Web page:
So Texas Tech chancellor Kent Hance has offered former Red Raider defensive coordinator Ruffin McNeill a job. Actually, Hance has offered McNeill a chance to pick from a series of jobs.
It's sort of like spin the Wheel Of Fortune and wherever the wheel lands, that's the job you can have. Except the head coaching job.
Here's a news flash. McNeill wanted the head coaching job. The one he was one of the two finalists for, but you guys at Tech decided to give to Tommy Tuberville.
Is somebody having a difficult time sleeping because of the way McNeill has been treated? Is somebody feeling just a little guilty about how McNeill was treated while he put a positive spin on one of the worst three-week fiascos in the history of college sports?
He was always praised by his competitors for his consummate work ethic, and was the man the Red Raiders usually rolled out to speak to the media whenever coach Mike Leach wasn't available.
In other words, McNeill was Texas Tech's go-to guy, the ambassador of the football program. Unfortunately, when it was time to go to the go-to guy and award him with the job he justly deserved, Texas Tech dropped the football.
This is nothing against Tuberville, because I'm sure he's a fine man and will be equally a fine coach and win a lot of games for Tech. But sometimes you can find an equally fine coach in the very next building if you just open your eyes a little bit wider.
Tech's defense was the constant joke of college football before McNeill took over as the defensive coordinator -- first as the interim defensive coordinator five games into the 2007 season and then as the permanent defensive coordinator the last two years.
Then, when Texas Tech was knee-deep in the middle of arguably one of the worst public relations crisis in college football history, who did the university call to help bail them out? That's right, McNeill, the same man they released on Wednesday.
With just six days to repair the school's embarrassing image before playing Michigan State in the Alamo Bowl, McNeill -- the players said -- protected them from the national media, calmed their nerves and helped make a tense situation enjoyable.
And if you're going to blame a coach when a team loses, then you have to credit McNeill for helping guide Tech to an improbable 41-31 win over Michigan State.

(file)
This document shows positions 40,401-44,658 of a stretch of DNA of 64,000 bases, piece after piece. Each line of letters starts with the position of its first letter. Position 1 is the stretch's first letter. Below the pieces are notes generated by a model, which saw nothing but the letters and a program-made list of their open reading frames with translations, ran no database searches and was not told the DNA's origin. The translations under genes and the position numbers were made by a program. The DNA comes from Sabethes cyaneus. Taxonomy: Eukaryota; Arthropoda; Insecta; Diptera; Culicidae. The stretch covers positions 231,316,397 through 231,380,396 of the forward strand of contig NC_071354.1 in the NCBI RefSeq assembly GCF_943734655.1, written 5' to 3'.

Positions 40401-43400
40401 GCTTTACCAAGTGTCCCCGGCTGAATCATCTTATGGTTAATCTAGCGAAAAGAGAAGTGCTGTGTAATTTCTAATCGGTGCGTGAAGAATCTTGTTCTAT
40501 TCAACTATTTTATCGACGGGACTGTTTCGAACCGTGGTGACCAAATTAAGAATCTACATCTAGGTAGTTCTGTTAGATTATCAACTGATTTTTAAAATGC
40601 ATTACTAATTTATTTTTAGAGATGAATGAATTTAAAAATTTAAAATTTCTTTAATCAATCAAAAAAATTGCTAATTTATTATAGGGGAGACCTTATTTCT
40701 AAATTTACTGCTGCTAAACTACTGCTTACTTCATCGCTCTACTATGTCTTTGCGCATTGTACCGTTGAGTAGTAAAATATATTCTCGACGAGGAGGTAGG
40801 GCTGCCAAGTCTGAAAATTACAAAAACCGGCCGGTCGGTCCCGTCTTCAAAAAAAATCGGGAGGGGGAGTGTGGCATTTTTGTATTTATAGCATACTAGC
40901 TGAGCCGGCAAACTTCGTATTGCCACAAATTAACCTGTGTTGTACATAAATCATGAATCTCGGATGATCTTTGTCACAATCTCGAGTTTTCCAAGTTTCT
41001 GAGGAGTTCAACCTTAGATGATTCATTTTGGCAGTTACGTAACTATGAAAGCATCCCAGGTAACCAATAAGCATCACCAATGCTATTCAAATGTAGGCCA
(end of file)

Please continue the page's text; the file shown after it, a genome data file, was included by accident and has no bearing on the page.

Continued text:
After that game, all 14 players I interviewed _ including 13 starters _ said they wanted McNeill to be Tech's next head coach.
I guess the players' aren't old or politically savvy enough to have opinions that matter after all.
"He has nothing but the utmost respect from everybody on the team,'' quarterback Steven Sheffield said of McNeill. "That guy loves us and we love him.
"He's helped us mature. It's not a good situation for him.''
Linebacker Bront Bird said it has been "extremely difficult'' to realize that McNeill will no longer be on the Red Raider coaching staff. Like others, Bird will miss McNeill's booming voice, his comforting words, that shoulder he gave the players to cry on, and those chest-bumps he dished out when the defense came to the sidelines after making a great play.
When Bird's mother passed away in 2008, one of the first men to reach him and offer his condolences was McNeill. He was more than just an X and O coach to his players.
"Coach Ruff has played a big part in my life on and off the field,'' Bird said. "He was the guy who actually brought me up to play as a freshman.
'I think he's a great coach and I think everything will work out for him. I'm sure he'll get an offer somewhere else and go on to be very successful. I wish him the best. I'm going to miss him a lot.''
It's too bad McNeill couldn't continue his success on the football field at Texas Tech. But I guess when it comes to Texas Tech, the glass ceiling for a man fully devoted to the football program like McNeill stopped at "interim head coach.''
What a shame.
-- Dwain Price